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The watercolor effect: Spacing constraints

Abstract : The watercolor effect (WCE) is a long-range color assimilation effect occurring within an area enclosed by a light chromatic contour, which in turn is surrounded by a dark chromatic contour. Here, we studied the effects of chromatic modulation of the WCE for different kinds of spacing between and within the inducing contours, using a hue-cancellation method. When an empty zone or interspace was inserted between the inducing contours (radial spacing), the hue shift required to null the induced coloration rapidly decreased with increasing spacing between the two contours. Similarly, when the continuous contours were replaced by dotted contours (lateral spacing), the shift in chromaticity quickly decreased with increasing distance between the dots. In this case, the decrease was similar for chains of paired dots ("in-phase") and chains of unpaired dots ("out-of-phase"). Results demonstrate that the WCE is strongest when the two inducing contours are spatially contiguous and continuous. The neural implications of these findings are discussed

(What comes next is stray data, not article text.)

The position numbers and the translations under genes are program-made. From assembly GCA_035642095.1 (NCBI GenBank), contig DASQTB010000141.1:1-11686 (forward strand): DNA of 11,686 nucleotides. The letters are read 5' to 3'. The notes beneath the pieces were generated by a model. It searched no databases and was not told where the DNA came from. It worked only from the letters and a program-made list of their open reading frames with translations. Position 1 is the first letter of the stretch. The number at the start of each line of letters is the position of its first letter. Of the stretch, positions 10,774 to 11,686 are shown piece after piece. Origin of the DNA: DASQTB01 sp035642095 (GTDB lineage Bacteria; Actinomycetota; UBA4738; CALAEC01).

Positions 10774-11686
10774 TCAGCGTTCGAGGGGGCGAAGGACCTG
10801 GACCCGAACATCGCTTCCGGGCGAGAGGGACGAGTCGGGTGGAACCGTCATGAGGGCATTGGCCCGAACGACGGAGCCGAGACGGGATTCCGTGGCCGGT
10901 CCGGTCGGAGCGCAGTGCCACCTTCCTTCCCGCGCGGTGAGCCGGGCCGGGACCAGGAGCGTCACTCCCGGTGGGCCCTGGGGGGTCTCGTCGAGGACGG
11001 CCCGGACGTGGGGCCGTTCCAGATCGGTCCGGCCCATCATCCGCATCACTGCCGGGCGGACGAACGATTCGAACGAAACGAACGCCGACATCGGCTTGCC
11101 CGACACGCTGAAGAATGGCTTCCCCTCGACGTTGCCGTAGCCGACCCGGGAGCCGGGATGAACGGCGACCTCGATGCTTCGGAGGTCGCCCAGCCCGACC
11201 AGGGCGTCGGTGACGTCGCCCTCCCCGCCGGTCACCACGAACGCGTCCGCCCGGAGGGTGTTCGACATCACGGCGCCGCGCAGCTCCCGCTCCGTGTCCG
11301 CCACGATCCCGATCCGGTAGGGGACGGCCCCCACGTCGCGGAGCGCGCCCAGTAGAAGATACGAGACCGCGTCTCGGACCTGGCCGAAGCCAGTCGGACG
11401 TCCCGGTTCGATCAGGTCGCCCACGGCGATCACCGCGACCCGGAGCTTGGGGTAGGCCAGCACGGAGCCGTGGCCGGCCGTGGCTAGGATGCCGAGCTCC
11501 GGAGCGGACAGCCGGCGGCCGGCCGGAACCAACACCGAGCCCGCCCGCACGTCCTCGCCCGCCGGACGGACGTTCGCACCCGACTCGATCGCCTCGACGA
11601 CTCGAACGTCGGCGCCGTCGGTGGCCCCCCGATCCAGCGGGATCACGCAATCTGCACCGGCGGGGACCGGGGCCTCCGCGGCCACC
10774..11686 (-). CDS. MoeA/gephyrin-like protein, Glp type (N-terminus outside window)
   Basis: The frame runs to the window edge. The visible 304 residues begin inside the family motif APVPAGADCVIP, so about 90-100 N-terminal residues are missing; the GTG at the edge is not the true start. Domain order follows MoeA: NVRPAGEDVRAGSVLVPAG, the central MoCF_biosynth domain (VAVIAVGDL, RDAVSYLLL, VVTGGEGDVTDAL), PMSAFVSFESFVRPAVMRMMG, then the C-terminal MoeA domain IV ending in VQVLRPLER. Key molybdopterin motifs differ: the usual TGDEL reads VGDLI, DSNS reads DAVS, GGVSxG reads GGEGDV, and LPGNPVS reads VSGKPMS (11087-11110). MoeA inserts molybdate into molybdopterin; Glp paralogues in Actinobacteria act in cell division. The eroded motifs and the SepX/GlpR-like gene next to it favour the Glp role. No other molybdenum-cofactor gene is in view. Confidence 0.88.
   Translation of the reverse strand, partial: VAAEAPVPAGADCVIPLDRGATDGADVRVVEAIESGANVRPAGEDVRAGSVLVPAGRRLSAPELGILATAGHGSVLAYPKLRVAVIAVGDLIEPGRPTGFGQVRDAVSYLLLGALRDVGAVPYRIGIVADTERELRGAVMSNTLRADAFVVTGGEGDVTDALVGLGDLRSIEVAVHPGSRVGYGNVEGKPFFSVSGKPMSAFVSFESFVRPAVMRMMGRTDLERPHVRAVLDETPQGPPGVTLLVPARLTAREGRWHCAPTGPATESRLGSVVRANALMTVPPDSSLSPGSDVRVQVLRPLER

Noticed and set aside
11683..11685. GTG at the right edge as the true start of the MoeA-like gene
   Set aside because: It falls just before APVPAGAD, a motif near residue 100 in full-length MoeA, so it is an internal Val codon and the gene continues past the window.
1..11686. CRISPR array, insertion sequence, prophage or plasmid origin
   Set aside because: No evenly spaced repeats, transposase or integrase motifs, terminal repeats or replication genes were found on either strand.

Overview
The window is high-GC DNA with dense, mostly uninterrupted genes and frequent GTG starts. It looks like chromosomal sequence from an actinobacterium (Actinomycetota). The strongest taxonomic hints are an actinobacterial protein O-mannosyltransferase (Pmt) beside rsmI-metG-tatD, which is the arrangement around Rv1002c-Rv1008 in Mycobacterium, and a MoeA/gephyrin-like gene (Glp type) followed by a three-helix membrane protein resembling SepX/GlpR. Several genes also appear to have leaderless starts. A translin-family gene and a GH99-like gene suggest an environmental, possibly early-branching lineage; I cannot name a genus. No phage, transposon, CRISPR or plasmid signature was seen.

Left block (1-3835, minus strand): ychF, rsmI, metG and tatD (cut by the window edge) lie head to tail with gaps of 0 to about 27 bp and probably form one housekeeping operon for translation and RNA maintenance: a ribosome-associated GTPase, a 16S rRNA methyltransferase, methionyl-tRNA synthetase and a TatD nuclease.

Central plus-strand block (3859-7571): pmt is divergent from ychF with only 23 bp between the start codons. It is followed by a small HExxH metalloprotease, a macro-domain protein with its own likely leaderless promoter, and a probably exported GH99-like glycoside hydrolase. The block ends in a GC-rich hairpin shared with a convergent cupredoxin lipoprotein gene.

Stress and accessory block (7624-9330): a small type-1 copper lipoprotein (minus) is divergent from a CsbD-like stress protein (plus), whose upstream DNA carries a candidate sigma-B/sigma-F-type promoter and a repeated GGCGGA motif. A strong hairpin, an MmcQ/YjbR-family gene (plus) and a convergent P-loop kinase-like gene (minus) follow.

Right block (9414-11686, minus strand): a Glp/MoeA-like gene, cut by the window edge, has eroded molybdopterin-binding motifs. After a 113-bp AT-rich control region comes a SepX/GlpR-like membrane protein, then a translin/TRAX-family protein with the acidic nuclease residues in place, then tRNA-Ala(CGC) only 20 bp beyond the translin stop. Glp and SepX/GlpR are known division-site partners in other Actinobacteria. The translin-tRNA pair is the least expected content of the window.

Keywords : Vision Research
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Contributor : Jacques Juhel Connect in order to contact the contributor
Submitted on : Thursday, September 15, 2011 - 4:53:40 PM
Last modification on : Tuesday, July 5, 2022 - 3:32:03 AM

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Frédéric Devinck, L. Spillmann. The watercolor effect: Spacing constraints. Vision Research, 2009, 49 (24), pp.2911-2917. ⟨10.1016/j.visres.2009.09.008⟩. ⟨halshs-00624089⟩



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